On behalf of the Over-the Counter purchaser class, co-lead firms Susman Godfrey LLP and Hausfeld LLP inked a $130 million settlement with Citibank in the ongoing LIBOR antitrust litigation. The settlement also provides for substantial cooperation by Citibank in the litigation.
This agreement represents the second settlement resolving claims by investors that transacted directly with the international banks on the panel to determine US Dollar LIBOR. The first came in late 2015 when Barclays agreed to pay $120 million to settle with these plaintiffs in addition to agreeing to cooperate in the ongoing litigation. That settlement received preliminary approval by the Court earlier this year.
The plaintiffs, who include cities, pension funds and others known as the “over-the-counter” purchasers, sued Citibank for conspiring with its rivals to rig LIBOR. The over-the-counter investors still have outstanding claims against the remaining international investment banks on the LIBOR panel, including JPMorgan, Bank of America and UBS AG. The litigation stretches back to 2011, when the City of Baltimore and other purchasers filed lawsuits against Citibank and other international banks alleging that they conspired to artificially suppress the U.S. Dollar LIBOR rate during the financial crisis.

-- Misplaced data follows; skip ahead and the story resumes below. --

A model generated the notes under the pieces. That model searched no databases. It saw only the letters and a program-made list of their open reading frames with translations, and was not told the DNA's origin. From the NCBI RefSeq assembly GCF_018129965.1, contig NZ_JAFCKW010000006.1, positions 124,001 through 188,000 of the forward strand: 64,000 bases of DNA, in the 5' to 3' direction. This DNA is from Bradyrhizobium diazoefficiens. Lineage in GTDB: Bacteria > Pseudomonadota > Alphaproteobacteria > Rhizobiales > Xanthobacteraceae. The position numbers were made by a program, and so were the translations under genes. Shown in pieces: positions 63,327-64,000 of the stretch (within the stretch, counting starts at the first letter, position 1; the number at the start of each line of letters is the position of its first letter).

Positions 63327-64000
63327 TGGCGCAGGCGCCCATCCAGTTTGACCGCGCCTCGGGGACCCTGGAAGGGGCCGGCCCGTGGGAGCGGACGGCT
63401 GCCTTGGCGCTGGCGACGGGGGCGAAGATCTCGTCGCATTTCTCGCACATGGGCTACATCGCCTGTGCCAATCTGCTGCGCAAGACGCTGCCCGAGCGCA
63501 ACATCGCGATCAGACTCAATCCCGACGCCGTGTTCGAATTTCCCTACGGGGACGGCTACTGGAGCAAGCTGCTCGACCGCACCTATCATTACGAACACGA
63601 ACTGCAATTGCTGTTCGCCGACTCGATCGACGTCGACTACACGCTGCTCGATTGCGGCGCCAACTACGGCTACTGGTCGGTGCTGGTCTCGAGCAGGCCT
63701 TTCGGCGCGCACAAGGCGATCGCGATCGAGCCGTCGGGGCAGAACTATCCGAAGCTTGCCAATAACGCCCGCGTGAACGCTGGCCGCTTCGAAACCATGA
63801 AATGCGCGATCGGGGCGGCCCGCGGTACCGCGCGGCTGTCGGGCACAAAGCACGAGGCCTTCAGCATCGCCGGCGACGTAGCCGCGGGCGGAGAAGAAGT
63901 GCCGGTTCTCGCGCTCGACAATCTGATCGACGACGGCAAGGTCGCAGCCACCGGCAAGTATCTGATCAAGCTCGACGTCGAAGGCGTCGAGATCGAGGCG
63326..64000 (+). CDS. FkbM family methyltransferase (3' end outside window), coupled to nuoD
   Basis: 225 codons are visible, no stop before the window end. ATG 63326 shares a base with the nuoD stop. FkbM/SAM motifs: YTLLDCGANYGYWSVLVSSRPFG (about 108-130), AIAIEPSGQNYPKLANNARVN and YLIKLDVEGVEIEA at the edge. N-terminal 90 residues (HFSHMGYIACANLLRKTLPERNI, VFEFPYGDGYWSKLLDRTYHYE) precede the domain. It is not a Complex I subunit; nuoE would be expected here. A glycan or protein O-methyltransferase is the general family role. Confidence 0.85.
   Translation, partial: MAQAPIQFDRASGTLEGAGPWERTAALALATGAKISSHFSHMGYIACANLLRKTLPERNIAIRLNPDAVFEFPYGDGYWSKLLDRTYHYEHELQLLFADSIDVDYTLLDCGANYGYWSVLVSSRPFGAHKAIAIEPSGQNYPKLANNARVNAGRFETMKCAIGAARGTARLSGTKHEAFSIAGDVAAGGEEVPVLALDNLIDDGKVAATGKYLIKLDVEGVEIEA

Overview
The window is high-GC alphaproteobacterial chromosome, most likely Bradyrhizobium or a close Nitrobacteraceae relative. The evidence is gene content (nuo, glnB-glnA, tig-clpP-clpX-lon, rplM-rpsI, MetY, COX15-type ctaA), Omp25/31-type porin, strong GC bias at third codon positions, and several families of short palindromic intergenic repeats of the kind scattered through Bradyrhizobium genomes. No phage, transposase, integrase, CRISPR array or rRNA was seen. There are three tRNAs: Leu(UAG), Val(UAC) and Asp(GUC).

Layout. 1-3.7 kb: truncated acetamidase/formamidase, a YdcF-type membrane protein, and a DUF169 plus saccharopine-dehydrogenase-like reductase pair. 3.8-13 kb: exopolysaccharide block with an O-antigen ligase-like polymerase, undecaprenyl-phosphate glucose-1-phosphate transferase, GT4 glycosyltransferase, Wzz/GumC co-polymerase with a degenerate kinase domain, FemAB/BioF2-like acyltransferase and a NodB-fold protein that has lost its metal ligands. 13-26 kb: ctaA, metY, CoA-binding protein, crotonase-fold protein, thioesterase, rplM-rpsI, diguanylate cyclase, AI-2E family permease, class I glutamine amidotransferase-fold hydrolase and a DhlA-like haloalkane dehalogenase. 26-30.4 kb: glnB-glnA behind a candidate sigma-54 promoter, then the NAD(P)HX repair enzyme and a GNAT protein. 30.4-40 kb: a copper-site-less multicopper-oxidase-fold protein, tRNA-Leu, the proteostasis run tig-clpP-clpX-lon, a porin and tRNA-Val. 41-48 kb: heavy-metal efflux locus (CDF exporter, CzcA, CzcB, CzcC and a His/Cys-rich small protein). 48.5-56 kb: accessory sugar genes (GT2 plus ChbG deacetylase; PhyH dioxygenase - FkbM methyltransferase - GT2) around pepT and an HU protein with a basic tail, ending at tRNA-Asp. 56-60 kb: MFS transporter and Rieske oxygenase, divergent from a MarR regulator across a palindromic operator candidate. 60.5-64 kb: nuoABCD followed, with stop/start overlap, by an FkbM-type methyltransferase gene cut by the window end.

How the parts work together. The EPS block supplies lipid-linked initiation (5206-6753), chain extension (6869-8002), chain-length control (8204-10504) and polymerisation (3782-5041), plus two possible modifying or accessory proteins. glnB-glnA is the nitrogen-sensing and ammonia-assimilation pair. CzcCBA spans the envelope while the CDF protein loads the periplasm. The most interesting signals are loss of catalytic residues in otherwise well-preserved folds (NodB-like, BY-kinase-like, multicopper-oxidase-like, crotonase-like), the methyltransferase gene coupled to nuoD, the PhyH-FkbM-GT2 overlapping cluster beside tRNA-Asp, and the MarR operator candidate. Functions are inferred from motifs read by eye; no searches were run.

“This is an important step forward in this case. We will continue to represent the class against the remaining banks to ensure that they are held accountable for their actions,” said Bill Carmody, Susman Godfrey’s lead attorney on the case. “This settlement represents an important vindication for the cities, universities and other members of our class who were victimized by the banks’ conduct,” said Hausfeld’s chairman Michael Hausfeld.
In addition to Carmody and Hausfeld, the OTC purchasers are represented by Marc M. Seltzer, Arun Subramanian, Seth Ard, Barry Barnett, Drew D. Hansen, Geng Chen, Michael Kelso, and Glenn Bridgman of Susman Godfrey LLP and Hilary K. Scherrer, Scott Martin, Nathaniel C. Giddings and Gary I. Smith of Hausfeld LLP.
The case is In re: Libor-based Financial Instruments Antitrust Litigation, U.S. District Court, Southern District of New York, No. 11-md-02262.